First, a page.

Thursday, 30 August 2012

Online people tagging: Social (mobile) network(ing) services and work-based learning

an article by John Cook (London Metropolitan University) and Norbert Pachler (Institute of Education, University of London) published in British Journal of Educational Technology Volume 43 Issue 5 (September 2012)


Social and mobile technologies offer users unprecedented opportunities for communicating, interacting, sharing, meaning-making, content and context generation. And, these affordances are in constant flux driven by a powerful interplay between technological innovation and emerging cultural practices.

Significantly, also, they are starting to transcend the everyday lifeworlds of users and permeate the workplace and its practices. However, given the emergent nature of this area, the literature on the use of social and mobile technologies in workplace practices is still small.

Indeed, social media are increasingly being accessed via mobile devices.

Our main focus, therefore, here is on the question of what, if any, potential there is for the use of social media in informal, professional, work-based learning.

The paper provides a critical overview of key issues from the literature on work-based learning, face-to-face and technology-supported, as well as social (mobile) networking services, with particular attention being paid to people tagging.

It then introduces an initial typology of informal workplace learning in order to provide a frame for understanding social (mobile) network(ing) services in work-based learning.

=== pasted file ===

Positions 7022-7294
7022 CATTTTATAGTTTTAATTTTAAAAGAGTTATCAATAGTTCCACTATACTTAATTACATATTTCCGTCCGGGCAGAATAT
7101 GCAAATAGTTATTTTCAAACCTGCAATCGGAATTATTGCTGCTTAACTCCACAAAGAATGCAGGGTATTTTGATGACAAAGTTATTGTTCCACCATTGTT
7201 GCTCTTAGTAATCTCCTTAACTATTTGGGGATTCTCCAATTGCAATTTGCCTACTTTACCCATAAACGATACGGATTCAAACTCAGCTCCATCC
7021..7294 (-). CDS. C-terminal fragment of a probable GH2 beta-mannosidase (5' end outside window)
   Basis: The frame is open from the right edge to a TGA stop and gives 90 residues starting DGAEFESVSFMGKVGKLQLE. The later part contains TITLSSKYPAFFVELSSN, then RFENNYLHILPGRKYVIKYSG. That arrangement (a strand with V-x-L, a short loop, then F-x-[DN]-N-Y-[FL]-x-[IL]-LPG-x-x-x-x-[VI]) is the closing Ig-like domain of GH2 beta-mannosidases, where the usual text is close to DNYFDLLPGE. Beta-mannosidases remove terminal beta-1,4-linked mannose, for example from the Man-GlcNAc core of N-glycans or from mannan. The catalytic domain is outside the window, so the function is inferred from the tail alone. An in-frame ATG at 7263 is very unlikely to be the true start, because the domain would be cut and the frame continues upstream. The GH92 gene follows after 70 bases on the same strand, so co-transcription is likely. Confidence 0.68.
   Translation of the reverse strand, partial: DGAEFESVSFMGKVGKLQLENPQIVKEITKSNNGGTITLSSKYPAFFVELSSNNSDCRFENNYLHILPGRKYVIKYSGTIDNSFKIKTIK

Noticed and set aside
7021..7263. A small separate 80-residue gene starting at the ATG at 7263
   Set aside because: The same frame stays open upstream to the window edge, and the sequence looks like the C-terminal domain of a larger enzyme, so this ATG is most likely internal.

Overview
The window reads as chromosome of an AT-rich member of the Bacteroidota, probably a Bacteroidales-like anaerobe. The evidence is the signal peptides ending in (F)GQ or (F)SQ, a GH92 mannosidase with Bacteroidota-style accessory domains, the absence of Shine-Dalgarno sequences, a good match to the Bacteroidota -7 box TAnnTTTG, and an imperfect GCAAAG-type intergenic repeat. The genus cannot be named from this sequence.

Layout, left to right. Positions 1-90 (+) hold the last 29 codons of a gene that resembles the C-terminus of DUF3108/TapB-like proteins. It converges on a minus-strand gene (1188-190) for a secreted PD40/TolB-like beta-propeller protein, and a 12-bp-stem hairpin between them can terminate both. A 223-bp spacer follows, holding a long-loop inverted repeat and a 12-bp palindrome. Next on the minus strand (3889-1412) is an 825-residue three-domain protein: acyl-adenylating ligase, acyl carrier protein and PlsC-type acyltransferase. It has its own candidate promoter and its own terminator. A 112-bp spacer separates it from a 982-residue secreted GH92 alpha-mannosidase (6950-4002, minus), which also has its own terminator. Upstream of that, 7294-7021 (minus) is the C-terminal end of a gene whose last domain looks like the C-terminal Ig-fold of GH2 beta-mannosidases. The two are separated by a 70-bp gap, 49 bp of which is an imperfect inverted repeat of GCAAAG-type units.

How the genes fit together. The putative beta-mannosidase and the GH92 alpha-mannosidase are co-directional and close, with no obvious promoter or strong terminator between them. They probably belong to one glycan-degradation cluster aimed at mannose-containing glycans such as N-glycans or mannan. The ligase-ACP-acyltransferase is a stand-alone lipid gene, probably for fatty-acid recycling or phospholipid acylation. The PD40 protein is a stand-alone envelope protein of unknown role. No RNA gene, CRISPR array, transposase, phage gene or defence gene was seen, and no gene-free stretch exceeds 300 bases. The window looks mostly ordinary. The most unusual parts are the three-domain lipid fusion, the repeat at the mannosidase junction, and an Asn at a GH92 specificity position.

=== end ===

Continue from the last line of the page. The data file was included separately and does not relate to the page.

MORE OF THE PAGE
Finally, a case study (taken from the literature) of People Tagging tool use in digital social networks in the European Commission-funded MATURE project is used to illustrate aspects of our typology.

Practitioner Notes
  • The importance of social networks and associated technologies in everyday life and commerce.
  • Some conceptualisations of learning through and at work exist, but they tend to be based on the empirical study of professionals and graduate employees.
  • The concept of tagging in relation to digital resources is well established.
  • A consideration of the use of social networks in learning in informal and work-based context.
  • An exploration of some of the affordances of social media for work-located learning.
  • A widening of the concept of tagging to the classification of knowledge embodied in users and their social networks.
  • A typology of factors in social network(ing) services and work-based learning.
  • An analysis of a case study of people tagging in relation to the typology of factors.
  • A conceptualisation of aspects of technology-enhanced and enabled learning through and at work.
  • An understanding of the potential of social media for work-located learning.
  • A realisation of some of the potential of the use of social media in informal, professional work-based learning.

No comments: